Enduring changes in synaptic connectivity are considered the primary therapeutic effect of thalamotomy performed to treat essential tremors. Despite the importance of connectivity analyses, studies that have investigated effective connectivity changes, particularly over time, are rarely conducted. In this paper, we applied spDCM for rs-fMRI to characterize the longitudinal changes in intrinsic effective connectivity after focal lesions of the thalamus in patients with essential tremors. We have introduced a simple and efficient way to analyze longitudinal spDCM at the group level using a multilevel PEB. The results of the current study confirmed the crucial role of the dentate nucleus in tremor symptoms and how it serves as the ultimate target of thalamotomy used to control tremor.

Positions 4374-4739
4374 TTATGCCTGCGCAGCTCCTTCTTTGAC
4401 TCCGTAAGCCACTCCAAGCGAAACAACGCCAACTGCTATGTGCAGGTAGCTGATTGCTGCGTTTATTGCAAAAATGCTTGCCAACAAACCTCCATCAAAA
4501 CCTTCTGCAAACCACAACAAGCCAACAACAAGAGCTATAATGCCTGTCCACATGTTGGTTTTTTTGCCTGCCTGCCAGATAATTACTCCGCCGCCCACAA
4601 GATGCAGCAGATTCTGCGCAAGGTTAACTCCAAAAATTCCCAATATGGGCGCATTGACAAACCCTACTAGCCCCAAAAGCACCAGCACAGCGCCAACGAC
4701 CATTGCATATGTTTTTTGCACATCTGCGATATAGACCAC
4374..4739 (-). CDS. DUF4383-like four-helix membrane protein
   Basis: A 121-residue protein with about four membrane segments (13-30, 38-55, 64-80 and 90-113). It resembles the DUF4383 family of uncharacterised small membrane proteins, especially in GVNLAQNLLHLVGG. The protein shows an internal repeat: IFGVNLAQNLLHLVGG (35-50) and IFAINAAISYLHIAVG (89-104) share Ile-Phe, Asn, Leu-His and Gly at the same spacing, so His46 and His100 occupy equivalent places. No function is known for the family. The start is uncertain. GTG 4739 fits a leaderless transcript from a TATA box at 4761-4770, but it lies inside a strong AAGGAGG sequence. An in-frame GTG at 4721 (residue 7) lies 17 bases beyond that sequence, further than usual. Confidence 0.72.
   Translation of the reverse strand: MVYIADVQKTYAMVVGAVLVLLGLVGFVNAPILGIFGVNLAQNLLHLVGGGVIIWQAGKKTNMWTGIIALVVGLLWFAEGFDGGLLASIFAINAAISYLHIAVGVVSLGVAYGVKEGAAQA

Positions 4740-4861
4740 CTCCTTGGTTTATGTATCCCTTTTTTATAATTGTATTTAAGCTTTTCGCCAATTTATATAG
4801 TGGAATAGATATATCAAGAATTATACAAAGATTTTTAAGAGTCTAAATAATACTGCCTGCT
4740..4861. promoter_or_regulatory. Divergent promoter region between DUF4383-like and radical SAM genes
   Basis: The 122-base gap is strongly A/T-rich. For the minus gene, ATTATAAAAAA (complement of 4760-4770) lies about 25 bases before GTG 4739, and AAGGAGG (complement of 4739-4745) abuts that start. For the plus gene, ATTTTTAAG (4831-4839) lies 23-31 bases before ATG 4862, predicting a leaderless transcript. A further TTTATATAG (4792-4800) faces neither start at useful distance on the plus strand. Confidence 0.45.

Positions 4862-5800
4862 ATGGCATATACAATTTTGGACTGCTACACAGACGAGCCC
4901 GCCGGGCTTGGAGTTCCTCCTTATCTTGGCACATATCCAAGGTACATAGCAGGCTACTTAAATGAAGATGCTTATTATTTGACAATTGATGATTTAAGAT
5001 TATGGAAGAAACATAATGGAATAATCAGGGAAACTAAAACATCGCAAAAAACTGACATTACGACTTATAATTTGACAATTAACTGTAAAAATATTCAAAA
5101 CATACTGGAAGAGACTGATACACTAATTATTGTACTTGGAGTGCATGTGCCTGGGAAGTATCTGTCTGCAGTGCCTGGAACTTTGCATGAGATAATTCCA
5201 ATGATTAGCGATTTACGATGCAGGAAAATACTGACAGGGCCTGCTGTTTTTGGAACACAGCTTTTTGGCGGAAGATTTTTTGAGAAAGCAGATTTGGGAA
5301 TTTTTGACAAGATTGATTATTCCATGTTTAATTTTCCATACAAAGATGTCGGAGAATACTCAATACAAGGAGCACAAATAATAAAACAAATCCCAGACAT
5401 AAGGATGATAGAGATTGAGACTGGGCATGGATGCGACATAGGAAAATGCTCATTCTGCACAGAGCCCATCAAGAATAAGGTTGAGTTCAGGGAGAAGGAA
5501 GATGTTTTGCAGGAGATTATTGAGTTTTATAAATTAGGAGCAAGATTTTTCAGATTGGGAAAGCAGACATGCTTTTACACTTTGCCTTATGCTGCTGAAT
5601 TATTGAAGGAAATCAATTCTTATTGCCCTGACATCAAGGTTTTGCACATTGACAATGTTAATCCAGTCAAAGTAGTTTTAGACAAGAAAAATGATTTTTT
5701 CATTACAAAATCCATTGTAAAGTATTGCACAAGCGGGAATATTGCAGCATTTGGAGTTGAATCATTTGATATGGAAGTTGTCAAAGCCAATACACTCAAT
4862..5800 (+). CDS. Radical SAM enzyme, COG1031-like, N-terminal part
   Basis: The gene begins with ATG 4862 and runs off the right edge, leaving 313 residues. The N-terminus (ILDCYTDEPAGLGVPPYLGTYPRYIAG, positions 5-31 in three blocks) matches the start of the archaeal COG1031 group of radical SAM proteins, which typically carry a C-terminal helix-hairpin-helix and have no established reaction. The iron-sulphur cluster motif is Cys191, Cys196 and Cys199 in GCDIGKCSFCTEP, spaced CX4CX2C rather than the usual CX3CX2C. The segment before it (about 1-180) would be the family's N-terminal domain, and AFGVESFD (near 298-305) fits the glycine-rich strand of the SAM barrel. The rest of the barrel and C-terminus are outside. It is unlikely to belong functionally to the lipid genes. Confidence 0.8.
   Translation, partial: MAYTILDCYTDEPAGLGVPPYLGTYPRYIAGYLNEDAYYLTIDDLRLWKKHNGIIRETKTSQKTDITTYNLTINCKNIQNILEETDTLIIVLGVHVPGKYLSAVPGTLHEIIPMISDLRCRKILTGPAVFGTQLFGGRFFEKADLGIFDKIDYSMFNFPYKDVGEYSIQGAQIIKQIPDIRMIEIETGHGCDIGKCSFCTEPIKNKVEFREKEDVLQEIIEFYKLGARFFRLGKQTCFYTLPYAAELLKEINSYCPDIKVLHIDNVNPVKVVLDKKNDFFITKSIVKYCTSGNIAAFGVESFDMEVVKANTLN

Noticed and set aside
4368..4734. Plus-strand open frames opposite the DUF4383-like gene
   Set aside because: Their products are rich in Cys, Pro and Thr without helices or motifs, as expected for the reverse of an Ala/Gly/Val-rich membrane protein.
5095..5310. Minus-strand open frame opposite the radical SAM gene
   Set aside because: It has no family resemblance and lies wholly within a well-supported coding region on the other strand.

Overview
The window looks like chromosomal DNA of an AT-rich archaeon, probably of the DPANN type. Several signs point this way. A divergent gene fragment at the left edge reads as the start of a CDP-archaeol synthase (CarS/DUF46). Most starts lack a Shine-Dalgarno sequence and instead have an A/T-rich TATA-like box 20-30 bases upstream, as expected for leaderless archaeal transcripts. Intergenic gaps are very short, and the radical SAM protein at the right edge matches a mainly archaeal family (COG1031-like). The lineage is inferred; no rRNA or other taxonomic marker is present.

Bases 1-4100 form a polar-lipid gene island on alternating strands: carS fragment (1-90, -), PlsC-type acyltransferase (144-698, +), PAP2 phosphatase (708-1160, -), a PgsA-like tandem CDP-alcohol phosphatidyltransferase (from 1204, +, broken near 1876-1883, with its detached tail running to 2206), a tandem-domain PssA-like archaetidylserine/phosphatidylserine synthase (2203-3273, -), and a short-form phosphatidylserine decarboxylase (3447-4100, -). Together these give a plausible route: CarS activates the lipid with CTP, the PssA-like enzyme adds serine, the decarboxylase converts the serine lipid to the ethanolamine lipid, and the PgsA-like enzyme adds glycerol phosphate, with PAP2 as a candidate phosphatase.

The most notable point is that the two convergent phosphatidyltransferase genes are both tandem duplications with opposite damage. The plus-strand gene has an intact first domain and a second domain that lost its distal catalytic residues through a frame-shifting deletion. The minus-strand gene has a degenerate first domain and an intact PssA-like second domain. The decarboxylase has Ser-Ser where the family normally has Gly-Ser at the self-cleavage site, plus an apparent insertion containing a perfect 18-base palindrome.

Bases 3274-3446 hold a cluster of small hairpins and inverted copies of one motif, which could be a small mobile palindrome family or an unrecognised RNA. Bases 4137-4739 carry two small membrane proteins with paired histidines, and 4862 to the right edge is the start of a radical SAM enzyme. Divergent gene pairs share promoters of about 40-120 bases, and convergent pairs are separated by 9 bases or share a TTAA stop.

Essential tremors are largely attributable to neurodegeneration in the dentate nucleus (32, 33). The dentate nucleus is usually activated when the patients exhibited tremor symptoms (34). Postmortem examinations of patients with essential tremor have shown decreased fibers and neurons (35) and reduced numbers of gamma-aminobutyric acid (GABA) receptors in the dentate nucleus (36). In a previous study, Paris-Robidas and colleagues (36) argued that the reduced GABA receptors in the dentate nucleus may lead to disinhibition of cerebellar pacemaker output activity that is conveyed to the thalamus and motor cortex. This reduced inhibition in the dentate nucleus might increase local activity and alter the connectivity along the cerebello–thalamocortical circuit (37). Observations of increased functional connectivity between the Vim nucleus and the dentate nucleus in patients with tremor-dominant Parkinson’s disease also support this hypothesis (38).